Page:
This story is the first installment of a two-part Untangled episode exploring the impact of economic changes on communities that depend on a single industry. Both parts are available now:
Lynch, Kentucky -- The baseball snaps into the gloves. Back and forth they throw, father to son, son to father in the Sayler family backyard.
I watch, wondering, amid this lovely scene this past summer, if this family will still live together in Harlan County next summer—or if the father’s job will take them elsewhere.
“Have you been hanging out a little bit more with your dad these last few days?” I ask the seven-year-old, named Brycen.
“Bryce, why is Daddy home?” the father asks.
“Oh, ‘cause his job called bankruptcy.”
Looney Creek burbles beside us. We are deep between steep, wooded hills they call hollers here. They're filled with underbrush, bears, snakes, and, for millennia, until recently, ample ribbons of coal.
The dad is 38 years old. He is trim with a shaved head and a thick goatee. His name is Derrick Saylor and he has worked in the coal industry for 19 years.
Until a few days before our arrival in July, he supervised a crew that washes the rock debris and dust off the coal before it’s sent to power plants farther south. Then he got summoned to the plant office. Revelation Energy, one of the nation’s largest coal producers, was filing for Chapter 11.
Like those of his colleagues, his last paycheck bounced. He didn’t know what was going to happen to the health insurance and retirement. However, he was one of the luckier ones—Saylor’s wife is a local teacher. Another mine worker, Jeremy Cornett, told me: “I don't have maybe a hundred dollars to my name. And that's it. Bills are coming up. I have children to feed.” When we talked, he said food stamps might be in the future, and his wife, Cassidy, was applying to work at a local fast food restaurant.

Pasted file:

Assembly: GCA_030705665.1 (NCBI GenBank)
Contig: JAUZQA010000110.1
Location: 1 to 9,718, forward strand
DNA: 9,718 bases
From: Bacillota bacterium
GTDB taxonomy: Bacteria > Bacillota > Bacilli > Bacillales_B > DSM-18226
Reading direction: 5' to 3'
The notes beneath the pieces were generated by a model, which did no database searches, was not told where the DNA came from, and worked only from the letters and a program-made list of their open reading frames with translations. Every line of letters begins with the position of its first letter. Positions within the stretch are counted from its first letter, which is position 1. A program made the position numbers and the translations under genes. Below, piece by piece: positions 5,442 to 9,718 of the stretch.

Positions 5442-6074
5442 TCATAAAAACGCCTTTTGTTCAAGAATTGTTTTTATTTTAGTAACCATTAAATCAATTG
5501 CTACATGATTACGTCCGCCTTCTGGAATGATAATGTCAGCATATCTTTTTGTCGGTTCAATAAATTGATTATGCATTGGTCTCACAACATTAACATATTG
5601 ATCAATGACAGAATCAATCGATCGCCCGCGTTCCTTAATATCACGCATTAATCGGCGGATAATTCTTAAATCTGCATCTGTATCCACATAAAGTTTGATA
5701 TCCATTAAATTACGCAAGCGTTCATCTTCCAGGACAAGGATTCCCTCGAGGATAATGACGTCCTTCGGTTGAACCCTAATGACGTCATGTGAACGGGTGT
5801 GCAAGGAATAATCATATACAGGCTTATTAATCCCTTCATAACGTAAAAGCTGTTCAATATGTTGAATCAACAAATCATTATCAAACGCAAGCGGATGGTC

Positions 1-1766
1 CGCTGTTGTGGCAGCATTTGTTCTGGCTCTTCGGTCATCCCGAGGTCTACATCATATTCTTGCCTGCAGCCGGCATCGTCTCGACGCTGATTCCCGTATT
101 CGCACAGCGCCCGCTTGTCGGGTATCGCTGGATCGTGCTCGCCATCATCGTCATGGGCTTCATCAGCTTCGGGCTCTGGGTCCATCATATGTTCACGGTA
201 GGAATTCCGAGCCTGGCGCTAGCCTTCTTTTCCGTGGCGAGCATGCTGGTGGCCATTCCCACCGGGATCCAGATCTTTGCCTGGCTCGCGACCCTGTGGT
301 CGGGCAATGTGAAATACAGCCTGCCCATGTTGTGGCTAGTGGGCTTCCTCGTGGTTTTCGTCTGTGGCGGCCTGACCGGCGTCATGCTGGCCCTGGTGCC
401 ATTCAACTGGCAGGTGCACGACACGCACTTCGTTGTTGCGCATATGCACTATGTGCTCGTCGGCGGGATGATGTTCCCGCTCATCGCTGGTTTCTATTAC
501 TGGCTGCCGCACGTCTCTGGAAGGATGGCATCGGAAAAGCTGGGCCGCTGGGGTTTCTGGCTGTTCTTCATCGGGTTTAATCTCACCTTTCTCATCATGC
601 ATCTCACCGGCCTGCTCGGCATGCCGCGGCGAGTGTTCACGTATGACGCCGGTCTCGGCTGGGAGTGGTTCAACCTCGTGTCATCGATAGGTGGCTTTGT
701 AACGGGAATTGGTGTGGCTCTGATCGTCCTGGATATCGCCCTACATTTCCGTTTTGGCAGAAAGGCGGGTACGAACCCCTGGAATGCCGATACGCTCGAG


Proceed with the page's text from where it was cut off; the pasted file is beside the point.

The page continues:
Mines also closed elsewhere in Kentucky, Virginia, West Virginia, and Wyoming. (Revelation Energy, of West Virginia, didn’t return a call for comment.)
In the months since we left, there was more upheaval, and some stabilizing. Blackjewel, a major employer in the area, tried to move a train loaded with more than one million dollars worth of coal that had been mined before the bankruptcy announcement; miners blocked the tracks.
As of mid-October, the blockade was over, but the train hadn’t moved—a West Virginia bankruptcy court is determining how much back pay Blackjewel employees will get. Then, the train is expected to leave.
Despite the fact that a Tennessee company purchased many of Blackjewel’s assets, not all the miners have returned to work. Cornett told me on Oct. 10 that he was still waiting for word about his employment status, and that his wife found a job at a nursing home. Saylor found work at another mine; it pays more, but he’s on the night shift and the commute is much longer.
What hasn’t changed—and by all accounts, will eventually get worse—is ambiguity in the coal industry.
For generations, coal from Harlan County powered much of this country. However, American coal jobs have plummeted in recent years, under presidential administrations of both parties. You could chalk up the fairly steady coal downturn to government regulations to limit coal’s pollution—or to automation. Lately though, it’s really about economics: the declining price of natural gas.
You can see the changes in the lives of Harlan County. It had 80,000 people in 1940. Now it’s population hovers around 27,000.